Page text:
Phobos ransomware appeared at the beginning of 2019. It has been noted that this new strain of ransomware is strongly based on the previously known family: Dharma (a.k.a. CrySis), and probably distributed by the same group as Dharma.
This ransomware does not deploy any techniques of UAC bypass. When we try to run it manually, the UAC confirmation pops up:
If we accept it, the main process deploys another copy of itself, with elevated privileges. It also executes some commands via windows shell.
Ransom notes of two types are being dropped: .txt as well as .hta. After the encryption process is finished, the ransom note in the .hta form is popped up:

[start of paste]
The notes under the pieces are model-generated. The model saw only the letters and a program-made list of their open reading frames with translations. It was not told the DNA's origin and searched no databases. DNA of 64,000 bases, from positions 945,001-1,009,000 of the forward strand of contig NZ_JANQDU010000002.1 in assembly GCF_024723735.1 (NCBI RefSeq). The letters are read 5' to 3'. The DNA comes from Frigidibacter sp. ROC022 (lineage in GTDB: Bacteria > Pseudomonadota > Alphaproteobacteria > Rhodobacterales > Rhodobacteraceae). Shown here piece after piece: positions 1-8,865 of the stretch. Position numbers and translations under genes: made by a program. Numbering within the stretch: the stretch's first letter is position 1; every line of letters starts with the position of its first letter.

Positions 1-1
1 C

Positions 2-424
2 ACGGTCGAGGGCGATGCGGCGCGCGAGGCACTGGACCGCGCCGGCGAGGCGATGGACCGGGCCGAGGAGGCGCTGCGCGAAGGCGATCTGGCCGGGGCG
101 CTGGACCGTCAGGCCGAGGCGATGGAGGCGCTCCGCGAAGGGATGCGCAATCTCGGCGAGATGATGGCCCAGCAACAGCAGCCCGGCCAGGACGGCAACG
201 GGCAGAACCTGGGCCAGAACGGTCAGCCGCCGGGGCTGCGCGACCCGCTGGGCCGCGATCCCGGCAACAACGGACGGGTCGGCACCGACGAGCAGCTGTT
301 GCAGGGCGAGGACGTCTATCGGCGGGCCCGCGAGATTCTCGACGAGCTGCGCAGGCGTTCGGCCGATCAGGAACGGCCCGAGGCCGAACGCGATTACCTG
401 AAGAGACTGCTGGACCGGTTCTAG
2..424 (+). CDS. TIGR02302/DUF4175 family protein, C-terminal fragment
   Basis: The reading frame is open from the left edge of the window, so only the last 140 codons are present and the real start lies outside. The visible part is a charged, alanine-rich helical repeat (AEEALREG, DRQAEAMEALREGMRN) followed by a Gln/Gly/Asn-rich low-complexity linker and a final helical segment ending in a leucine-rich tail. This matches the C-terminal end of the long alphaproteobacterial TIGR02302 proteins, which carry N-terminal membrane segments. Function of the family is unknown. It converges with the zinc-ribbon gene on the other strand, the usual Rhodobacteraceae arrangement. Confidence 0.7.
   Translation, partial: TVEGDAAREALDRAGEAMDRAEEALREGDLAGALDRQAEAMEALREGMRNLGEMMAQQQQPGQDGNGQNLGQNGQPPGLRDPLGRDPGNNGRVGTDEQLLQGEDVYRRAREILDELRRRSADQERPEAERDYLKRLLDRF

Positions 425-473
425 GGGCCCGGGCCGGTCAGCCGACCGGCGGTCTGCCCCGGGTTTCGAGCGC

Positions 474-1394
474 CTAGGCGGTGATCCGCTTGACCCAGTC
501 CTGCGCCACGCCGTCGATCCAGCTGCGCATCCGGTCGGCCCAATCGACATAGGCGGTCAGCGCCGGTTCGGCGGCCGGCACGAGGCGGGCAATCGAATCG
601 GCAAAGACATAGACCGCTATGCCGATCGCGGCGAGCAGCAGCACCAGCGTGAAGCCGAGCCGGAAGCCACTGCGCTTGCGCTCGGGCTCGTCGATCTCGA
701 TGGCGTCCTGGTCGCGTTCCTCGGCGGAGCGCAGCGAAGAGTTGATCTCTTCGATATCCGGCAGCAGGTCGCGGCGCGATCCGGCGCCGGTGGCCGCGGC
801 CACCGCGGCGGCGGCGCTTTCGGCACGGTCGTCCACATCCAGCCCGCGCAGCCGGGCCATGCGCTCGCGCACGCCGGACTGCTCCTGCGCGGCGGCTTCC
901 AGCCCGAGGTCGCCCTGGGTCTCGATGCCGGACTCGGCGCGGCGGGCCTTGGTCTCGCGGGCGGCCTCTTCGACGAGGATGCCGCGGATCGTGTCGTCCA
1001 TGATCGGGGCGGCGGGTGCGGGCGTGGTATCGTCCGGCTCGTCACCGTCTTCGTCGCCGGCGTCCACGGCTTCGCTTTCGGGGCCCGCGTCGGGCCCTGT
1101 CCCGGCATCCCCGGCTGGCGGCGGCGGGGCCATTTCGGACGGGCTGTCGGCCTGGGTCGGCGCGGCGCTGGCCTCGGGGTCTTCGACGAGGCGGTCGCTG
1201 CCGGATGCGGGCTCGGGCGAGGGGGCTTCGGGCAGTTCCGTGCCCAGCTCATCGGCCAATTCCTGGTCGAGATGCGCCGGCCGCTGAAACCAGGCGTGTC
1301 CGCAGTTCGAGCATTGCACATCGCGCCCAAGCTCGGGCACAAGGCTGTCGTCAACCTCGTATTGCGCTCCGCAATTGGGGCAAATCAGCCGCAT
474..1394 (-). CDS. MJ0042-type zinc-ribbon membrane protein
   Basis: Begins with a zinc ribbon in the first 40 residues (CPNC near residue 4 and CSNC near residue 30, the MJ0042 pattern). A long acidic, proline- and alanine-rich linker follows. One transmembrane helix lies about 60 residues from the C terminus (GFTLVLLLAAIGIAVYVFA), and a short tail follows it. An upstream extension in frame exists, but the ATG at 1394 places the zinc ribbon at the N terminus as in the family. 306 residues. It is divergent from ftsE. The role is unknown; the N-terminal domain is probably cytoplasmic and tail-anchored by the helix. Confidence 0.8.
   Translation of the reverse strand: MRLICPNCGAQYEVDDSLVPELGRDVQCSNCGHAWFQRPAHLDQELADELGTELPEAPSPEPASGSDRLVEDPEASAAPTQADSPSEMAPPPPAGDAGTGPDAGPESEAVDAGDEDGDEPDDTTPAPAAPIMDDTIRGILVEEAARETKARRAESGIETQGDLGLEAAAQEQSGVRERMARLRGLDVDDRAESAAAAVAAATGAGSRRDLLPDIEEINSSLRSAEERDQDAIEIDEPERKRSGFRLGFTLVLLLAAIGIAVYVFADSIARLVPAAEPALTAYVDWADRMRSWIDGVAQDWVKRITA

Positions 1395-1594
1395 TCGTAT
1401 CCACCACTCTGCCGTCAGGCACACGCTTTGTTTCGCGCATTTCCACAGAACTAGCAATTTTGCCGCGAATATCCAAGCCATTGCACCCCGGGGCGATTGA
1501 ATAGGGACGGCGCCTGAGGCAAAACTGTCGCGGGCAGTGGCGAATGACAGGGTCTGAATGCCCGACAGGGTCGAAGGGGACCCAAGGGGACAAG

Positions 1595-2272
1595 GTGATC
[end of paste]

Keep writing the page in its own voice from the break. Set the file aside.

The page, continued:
Even after the initial ransom note is popped up, the malware still runs in the background, and keeps encrypting newly created files.
All local disks, as well as network shares are attacked.
It also uses several persistence mechanisms: installs itself in %APPDATA% and in a Startup folder, adding the registry keys to autostart its process when the system is restarted.
Those mechanisms make Phobos ransomware very aggressive: the infection didn’t end on a single run, but can be repeated multiple times. To prevent repeated infection, we should remove all the persistence mechanisms as soon as we noticed that we got attacked by Phobos.
Indicators of Compromise
Malware Hash (MD5/SHA1/SH256)